Combat is once again anchored in melee, although there is a greater emphasis on firearms this time out. Throughout Palanai are littered thousands of weapons and much like in Borderlands most of them are of no use whatsoever. Snapped sticks and paddles perform admirably at the offset but enemies level up in sync with you. Suffice to say, the paddle used to off undead beachgoers early on has limited stopping power during the later acts.
Combat on the default digital setting is a tedious case of bashing R1 and watching as your lumbering avatar swipes and lunges with the precision of a drunken toddler armed with a maraca. With analogue settings turned on though, the combat transforms entirely. Holding L1 primes your weapon and roots your feet to the floor, freeing up the right analogue stick to control the direction in which you swipe. Analogue controls grant you a degree of autonomy entirely absent when the game is played in digital mode.
That it’s still not the default setting is, frankly, preposterous. There’s precious little as satisfying as waiting with an axe primed as one of the quicker corpses hurtles your way, waiting to carve his head from his neck in one bone-shattering swing. With head some twelve feet in the sky he’ll carry on running, momentum keeping the headless half-wit from slumping like a meat sack. It’s crass and brutal but wonderfully tangible and the killing blow, if timed perfectly, often pans out in slow motion.
Three-quarters through and for the most part this could so far be a review of Dead Island. There’s no escaping the fact this is a repackaged deal. Techland have tweaked the difficulty, making Riptide a better game played solo than Dead Island, but it’s telling that that was about the most meaningful alteration I had noticed across fifteen hours. Unfortunately, despite the few features fixed and a handful of new ones (the best of which is the Black Ops-like horde mode scenarios peppered throughout the campaign), there remains an appalling roster of pernicious bugs and niggles hungover from the first game.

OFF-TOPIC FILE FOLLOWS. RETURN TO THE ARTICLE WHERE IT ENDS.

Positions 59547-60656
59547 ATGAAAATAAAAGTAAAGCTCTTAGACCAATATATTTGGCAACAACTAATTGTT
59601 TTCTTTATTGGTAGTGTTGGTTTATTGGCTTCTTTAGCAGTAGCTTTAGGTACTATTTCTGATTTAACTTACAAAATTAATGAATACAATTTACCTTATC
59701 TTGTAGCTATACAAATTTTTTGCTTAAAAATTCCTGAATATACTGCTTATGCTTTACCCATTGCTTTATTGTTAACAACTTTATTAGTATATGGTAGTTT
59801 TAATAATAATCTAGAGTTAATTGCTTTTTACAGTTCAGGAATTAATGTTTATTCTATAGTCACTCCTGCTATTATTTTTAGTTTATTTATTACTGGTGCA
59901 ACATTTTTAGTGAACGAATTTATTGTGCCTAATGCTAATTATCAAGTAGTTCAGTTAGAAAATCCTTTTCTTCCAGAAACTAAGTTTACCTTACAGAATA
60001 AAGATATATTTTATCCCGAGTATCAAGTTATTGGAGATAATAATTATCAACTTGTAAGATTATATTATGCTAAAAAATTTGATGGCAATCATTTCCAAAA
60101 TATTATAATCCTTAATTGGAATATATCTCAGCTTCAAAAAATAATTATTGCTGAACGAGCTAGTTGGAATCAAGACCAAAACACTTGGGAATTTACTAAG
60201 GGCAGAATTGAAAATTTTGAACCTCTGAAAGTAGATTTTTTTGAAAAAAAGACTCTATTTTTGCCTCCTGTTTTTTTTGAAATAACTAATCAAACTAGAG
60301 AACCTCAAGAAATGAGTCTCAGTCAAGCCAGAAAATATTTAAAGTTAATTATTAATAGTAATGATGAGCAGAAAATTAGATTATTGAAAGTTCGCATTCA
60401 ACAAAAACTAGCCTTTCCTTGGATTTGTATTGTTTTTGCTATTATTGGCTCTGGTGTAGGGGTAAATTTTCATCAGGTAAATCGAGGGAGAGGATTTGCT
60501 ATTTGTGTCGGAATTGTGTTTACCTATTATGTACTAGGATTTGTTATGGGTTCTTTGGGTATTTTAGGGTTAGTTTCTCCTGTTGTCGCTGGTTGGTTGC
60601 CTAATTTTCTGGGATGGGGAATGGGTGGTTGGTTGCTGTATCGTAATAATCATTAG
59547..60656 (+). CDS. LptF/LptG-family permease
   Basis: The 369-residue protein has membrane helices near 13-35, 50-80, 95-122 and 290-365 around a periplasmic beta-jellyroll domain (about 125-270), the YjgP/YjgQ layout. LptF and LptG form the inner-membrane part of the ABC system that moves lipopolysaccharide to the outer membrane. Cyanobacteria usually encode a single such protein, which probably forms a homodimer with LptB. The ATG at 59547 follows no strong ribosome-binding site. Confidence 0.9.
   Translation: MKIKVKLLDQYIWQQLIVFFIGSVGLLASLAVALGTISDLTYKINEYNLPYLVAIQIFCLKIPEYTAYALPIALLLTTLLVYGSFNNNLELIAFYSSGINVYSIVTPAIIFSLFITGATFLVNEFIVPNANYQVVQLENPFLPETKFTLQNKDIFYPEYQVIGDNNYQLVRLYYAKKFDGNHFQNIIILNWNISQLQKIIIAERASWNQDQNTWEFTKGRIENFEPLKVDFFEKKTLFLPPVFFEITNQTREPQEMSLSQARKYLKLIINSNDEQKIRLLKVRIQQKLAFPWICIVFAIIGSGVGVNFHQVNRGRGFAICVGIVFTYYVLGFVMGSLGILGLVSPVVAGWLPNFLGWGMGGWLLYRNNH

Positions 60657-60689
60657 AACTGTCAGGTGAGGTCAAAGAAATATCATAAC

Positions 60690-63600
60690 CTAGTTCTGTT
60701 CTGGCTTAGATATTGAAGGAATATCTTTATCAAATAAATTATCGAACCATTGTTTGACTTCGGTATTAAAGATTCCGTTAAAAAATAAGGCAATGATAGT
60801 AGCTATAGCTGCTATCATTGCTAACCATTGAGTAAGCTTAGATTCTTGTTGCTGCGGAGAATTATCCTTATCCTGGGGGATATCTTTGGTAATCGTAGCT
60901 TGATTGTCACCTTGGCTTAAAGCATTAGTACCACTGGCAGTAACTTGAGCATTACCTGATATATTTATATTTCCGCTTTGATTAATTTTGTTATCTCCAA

Spearheading a substantial list is the frame-rate, which stutters somewhere between flick-picture book and amateur stop-motion movie at the worst of times. I’ve stood and watched quest-enemies tumble through floorboards, met my demise as a result of punches taken through walls and lost weapons after fast-travelling. The analogue-combat lock-on feature is a terrible team-player too, making a habit of honing in on corpses as marauding people-eaters perform amateur keyhole surgery on your face just inches away.
Then there’s the field of view, which is needlessly restrictive, as well as characters who lumber through the world awkwardly. And yet, despite that, Techland seem to take pride in providing a half-dozen or so opportunities that demand you heave heavy machinery around; an act that prohibits you from engaging in combat and grants you the turning circle of a dormant volcano because, hell, that’s fun, right?
What strikes me most about Riptide is the untapped potential that remains, and how little of it Techland have sourced. This second entry in the Dead Island franchise is unforgivably ramshackle, beset by a host of galling bugs and an uninspiring tale of human survival. More than anything though, in a climate in which Borderlands 2, Left 4 Dead, Far Cry 3 and The Walking Dead are all fondly remembered, it’s bewildering just how little has improved over the course of nearly two years.
This review was originally published on BeefJack.